i18n@... wrote:
> suzmccarth wrote:
> > --- In qalam@yahoogroups.com, "i18n@..." <i18n@...> wrote:
> >
> > We are just discussing options, Barry. But this is likely not a
> > market driven situation.
> Well, OK, that is an interesting statement. Is it jsut theory then? I
> don't get it - It seems like ME has actual plans to deliver a keyboard,
> so he is not jsut talking theory. If others are, then it is no surprise
> there is nothing even approaching consensus, especially if this
> fundamental difference is not understood.

A keyboard that comes attached to a computer they can't use because it
requires English literacy, a nearly nonexistent commodity in the target

> Personally, I think it is *precisely* a market situation - some people
> spot an opportunity to provide products and services to others and seek
> information on what ways such products and services could be delivered.
> That is a pure market driven situation, don't you think? It is precisely
> what inbound marketing departments in virtually all hi tech companies
> (and probably not hi-tech companies too) do routinely.
> > There needs to be conviction that if the
> > market has created *numerous* glyph-based keyboards for
> > Chinese, which is market driven, maybe there is something
> > behind this idea. It is the priniciple really. In a particular situation
> > it is not evident what will happen.
> But isn't that a restatement of the market principle? Build the first
> one, and then offer continuing evolution of features until the entire
> market is satisfied. Why worry about getting it perfect jsut right? The
> first version need only satisfy the early adopters, which we have agreed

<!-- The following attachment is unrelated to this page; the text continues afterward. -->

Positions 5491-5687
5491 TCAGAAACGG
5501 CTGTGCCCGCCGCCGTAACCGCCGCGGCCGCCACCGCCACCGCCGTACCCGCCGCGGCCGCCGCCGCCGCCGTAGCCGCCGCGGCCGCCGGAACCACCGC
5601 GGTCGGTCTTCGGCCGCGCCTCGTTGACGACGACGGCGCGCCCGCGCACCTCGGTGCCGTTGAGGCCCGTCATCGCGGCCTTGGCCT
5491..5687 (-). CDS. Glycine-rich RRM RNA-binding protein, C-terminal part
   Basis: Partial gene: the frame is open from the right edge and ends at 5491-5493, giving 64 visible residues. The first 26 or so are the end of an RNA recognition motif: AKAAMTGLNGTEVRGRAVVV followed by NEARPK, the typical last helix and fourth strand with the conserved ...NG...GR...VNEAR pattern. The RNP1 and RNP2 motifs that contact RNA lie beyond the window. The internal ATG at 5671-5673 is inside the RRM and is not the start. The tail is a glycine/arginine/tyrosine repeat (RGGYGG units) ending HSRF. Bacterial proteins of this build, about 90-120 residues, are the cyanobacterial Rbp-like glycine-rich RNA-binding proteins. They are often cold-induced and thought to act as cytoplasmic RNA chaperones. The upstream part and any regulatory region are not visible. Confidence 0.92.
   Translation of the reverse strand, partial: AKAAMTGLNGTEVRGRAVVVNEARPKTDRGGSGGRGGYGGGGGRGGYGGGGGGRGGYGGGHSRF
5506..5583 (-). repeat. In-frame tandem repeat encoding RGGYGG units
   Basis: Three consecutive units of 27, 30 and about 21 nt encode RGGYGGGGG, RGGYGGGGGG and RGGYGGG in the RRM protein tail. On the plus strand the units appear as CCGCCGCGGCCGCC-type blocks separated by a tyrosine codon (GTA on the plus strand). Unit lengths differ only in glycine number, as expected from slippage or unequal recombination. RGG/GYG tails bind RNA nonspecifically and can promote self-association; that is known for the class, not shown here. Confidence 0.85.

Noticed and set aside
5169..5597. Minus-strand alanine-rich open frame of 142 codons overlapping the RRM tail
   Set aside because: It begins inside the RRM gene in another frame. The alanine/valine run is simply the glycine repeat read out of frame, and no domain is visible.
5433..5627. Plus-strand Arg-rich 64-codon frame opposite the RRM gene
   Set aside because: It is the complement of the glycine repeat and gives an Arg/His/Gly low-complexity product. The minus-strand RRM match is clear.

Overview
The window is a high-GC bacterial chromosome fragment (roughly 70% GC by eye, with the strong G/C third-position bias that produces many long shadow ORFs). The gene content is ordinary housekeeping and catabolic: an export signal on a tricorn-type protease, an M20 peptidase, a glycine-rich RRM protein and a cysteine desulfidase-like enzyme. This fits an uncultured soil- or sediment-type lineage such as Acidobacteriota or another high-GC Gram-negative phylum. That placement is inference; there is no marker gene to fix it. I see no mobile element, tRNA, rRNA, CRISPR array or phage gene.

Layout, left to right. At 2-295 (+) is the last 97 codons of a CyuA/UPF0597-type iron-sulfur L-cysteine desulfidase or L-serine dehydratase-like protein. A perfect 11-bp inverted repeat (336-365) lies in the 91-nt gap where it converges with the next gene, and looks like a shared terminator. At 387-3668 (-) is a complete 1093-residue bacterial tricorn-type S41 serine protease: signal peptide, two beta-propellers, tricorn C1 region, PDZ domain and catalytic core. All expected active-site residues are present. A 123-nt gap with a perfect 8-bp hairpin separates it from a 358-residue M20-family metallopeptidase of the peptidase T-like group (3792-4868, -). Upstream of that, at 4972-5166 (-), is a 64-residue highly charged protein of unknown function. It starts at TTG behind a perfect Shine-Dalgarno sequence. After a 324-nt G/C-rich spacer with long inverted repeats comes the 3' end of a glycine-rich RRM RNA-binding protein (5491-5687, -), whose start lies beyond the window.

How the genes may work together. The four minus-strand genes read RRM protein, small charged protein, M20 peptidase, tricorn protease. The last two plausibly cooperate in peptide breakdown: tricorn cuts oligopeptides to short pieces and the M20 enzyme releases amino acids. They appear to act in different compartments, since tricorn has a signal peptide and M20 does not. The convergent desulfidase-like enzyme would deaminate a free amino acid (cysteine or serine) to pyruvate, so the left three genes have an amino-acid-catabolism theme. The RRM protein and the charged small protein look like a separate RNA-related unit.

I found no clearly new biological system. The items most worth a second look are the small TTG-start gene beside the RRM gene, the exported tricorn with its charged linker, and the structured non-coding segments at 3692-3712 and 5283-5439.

> will be satisfied with the qwerty kb. What happens in the 2nd version
> and beyond is the interesting part, but we can't really say until we try.

As soon as it becomes associated with the tiny Anglophone ruling elite,
backs will be turned on it by the Vai-literate who are not Anglophone.
The Haiti and Uganda analogies are not so far-fetched.

> This is true for any language/writing system btw.
> >
> > I brought up handwriting input for Tamil a while ago - think it got
> > poohpoohed.
> Yeah, that was before I saw reports of the new IBM method I linked to -
> just reported a few weeks ago. It is a completely new method and I
> immediately thought of your needs when I saw it in the local paper. I
> wondered if it would be adaptable to other writing systems and what its
> learning requirements would be. Could it work in Tamil?

If it involves some sort of handwriting recognition, why wouldn't it
work for any script whatsoever? The very earliest OCR programs, I was
told, had to be laboriously trained, character by character, so
presumably they could have been trained to read, if not cursive Arabic,
then at least discreet Hebrew. But by the time I had OCR packages, they
came pretrained -- and couldn't even be taught to recognize diacritics.

I'm told that handwriting recognition actually works quite efficiently
these days!

> > I have asked kids how it compares for Chinese
> > and the answer is 'my parents like me to do it this way so they
> > know I am writing properly.' Hm. Not much fun. However, it may
> > be the best for Vai. I was wondering what squawk was all about
> > at www.yuvee.com
> Hmm interesting - maybe Nicholas can go to that MIT conference in a few
> weeks and report back...
> http://www.prfree.com/index.php?cur=index&action=preview&id=29157 has a
> detailed description...
Peter T. Daniels grammatim@...